# 9: sPlot

This notebook explains **sPlot** and how to use `zfit`

and `hepstats`

to compute the sWeights with `compute_sweights`

. Alternatively, if the probabilities are already available, `hep_ml.splot`

can be used. **sPlot** is a way to reconstruct features of mixture components based on known properties of distributions. This method is frequently used in High Energy Physics.

If you prefer explanations without code, find them here

```
[1]:
```

```
import mplhep
import numpy as np
import zfit
from matplotlib import pyplot as plt
```

```
/usr/share/miniconda/envs/analysis-essentials/lib/python3.8/site-packages/zfit/__init__.py:37: UserWarning: TensorFlow warnings are by default suppressed by zfit. In order to show them, set the environment variable ZFIT_DISABLE_TF_WARNINGS=0. In order to suppress the TensorFlow warnings AND this warning, set ZFIT_DISABLE_TF_WARNINGS=1.
warnings.warn("TensorFlow warnings are by default suppressed by zfit."
/usr/share/miniconda/envs/analysis-essentials/lib/python3.8/site-packages/tensorflow_addons/utils/ensure_tf_install.py:53: UserWarning: Tensorflow Addons supports using Python ops for all Tensorflow versions above or equal to 2.7.0 and strictly below 2.10.0 (nightly versions are not supported).
The versions of TensorFlow you are currently using is 2.6.5 and is not supported.
Some things might work, some things might not.
If you were to encounter a bug, do not file an issue.
If you want to make sure you're using a tested and supported configuration, either change the TensorFlow version or the TensorFlow Addons's version.
You can find the compatibility matrix in TensorFlow Addon's readme:
https://github.com/tensorflow/addons
warnings.warn(
```

```
[2]:
```

```
size = 10000
sig_data = np.random.normal(-1, 1, size=size)
bck_data = np.random.normal(1, 1, size=size)
```

## Simple sPlot example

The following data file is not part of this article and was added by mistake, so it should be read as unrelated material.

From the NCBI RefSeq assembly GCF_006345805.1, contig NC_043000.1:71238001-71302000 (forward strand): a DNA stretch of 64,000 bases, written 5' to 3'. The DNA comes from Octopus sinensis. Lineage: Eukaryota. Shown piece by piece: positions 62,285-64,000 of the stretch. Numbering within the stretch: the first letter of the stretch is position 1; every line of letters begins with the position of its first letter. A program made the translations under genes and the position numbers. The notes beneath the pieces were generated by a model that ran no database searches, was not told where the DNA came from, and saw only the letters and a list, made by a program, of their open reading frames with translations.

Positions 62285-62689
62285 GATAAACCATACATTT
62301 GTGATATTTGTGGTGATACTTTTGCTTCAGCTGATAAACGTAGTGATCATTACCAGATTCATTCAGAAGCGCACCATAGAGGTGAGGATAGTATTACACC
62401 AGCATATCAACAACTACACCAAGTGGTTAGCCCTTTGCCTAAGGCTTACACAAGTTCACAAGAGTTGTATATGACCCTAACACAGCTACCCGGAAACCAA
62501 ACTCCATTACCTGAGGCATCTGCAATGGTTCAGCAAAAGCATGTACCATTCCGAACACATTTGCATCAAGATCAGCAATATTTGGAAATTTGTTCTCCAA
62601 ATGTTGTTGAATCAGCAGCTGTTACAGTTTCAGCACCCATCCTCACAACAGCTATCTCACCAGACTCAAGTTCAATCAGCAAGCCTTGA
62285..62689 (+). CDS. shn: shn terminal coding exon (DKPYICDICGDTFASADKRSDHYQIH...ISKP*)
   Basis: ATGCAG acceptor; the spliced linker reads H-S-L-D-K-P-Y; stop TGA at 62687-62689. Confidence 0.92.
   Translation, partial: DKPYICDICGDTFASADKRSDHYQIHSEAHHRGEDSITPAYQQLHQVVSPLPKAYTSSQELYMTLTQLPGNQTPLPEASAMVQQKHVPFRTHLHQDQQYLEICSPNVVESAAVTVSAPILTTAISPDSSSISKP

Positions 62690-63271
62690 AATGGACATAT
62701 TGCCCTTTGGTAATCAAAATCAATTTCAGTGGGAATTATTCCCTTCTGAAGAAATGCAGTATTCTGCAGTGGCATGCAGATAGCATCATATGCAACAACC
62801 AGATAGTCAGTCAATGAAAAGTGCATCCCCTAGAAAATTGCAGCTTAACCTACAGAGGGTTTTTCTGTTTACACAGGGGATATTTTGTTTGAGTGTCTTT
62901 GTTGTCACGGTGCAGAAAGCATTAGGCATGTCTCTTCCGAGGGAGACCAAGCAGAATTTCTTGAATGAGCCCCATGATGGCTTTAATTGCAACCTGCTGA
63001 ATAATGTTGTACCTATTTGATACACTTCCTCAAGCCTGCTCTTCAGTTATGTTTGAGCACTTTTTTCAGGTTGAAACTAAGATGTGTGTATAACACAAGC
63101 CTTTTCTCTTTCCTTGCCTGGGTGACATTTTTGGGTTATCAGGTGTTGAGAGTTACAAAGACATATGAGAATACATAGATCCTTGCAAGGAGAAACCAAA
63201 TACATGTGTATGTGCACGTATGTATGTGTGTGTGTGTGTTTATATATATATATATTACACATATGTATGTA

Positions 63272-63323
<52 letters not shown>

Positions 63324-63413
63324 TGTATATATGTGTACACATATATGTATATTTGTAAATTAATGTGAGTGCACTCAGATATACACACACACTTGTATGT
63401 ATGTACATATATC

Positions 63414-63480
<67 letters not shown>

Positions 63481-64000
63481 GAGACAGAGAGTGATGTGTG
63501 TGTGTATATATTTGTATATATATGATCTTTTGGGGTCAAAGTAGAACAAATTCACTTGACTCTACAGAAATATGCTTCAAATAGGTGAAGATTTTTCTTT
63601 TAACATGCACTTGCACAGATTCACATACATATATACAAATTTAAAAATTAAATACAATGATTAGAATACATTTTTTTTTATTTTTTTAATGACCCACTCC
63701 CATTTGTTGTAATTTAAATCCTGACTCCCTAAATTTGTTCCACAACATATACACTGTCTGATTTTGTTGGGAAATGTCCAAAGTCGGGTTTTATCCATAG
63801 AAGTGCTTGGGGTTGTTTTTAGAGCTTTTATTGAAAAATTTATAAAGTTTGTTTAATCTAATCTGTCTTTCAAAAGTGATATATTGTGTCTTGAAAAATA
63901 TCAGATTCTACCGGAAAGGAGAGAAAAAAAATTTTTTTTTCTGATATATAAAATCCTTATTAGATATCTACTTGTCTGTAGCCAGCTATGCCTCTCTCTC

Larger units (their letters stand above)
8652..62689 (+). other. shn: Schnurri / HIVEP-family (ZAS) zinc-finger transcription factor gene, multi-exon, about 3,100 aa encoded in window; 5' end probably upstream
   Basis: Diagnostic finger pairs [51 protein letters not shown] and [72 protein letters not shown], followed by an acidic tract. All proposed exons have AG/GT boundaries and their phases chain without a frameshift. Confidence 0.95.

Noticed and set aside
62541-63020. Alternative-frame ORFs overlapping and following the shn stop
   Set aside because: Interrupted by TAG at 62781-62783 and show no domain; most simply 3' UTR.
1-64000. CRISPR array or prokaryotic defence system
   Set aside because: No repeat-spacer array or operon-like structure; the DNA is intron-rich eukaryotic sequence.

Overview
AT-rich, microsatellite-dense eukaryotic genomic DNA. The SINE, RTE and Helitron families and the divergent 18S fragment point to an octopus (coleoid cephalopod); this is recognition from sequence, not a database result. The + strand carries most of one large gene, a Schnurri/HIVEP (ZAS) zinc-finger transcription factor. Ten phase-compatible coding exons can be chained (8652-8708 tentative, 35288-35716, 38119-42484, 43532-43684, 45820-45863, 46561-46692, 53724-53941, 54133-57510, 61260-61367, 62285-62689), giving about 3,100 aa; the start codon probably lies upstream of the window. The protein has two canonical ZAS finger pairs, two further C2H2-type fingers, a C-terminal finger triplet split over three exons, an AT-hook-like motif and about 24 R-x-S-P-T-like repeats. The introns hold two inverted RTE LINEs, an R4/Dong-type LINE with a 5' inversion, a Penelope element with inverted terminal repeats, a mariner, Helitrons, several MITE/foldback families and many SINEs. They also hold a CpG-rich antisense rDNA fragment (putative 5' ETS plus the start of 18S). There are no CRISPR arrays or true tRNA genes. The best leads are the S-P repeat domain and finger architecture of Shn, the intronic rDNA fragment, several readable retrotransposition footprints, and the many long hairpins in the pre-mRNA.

First we start with a simple (and not very useful in practice) example:

Assume we have two types of particles (say, electrons and positrons).

Distribution of some characteristic is different for them (let this be \(p_x\) momentum projection).

```
[3]:
```

```
plt.hist(sig_data, color='b', alpha=0.5, bins=30, label='electron')
plt.hist(bck_data, color='r', alpha=0.5, bins=30, label='positron')
plt.xlim(-5, 5), plt.xlabel('$p_x$')
plt.legend()
```

```
[3]:
```

```
<matplotlib.legend.Legend at 0x7fc5b03ff550>
```

## Observed distributions

Picture above shows how this distibution should look like, but due to inaccuracies during classification we will observe a different picture.

Let’s assume that with a probability of 80% particle is classified correctly (and we are not using \(p_x\) during classification).

And when we look at distribution of px for particles which were classified as electrons or positrons, we see that they were distorted. We lost the original shapes of distributions.

```
[4]:
```

```
n_sig1, n_bck1 = 8000, 2000
n_sig2, n_bck2 = 2000, 8000
first_bin = np.concatenate([sig_data[:n_sig1], bck_data[:n_bck1]])
second_bin = np.concatenate([sig_data[n_sig1:], bck_data[n_bck1:]])
```

```
[5]:
```

```
plt.figure(figsize=[15, 6])
plt.subplot(121)
plt.bar([0, 2], [n_sig1, n_sig2], width=1, color='b', alpha=0.5)
plt.bar([0, 2], [n_bck1, n_bck2], width=1, bottom=[n_sig1, n_sig2], color='r', alpha=0.5)
plt.xlim(-0.5, 3.5)
plt.axis('off')
plt.xticks([0.5, 2.5], ['as electrons', 'as positrons'])
plt.text(0.5, -300, 'as electron', horizontalalignment='center', verticalalignment='top', fontsize=20)
plt.text(2.5, -300, 'as positron', horizontalalignment='center', verticalalignment='top', fontsize=20)
plt.title('Proportion of events being classified as')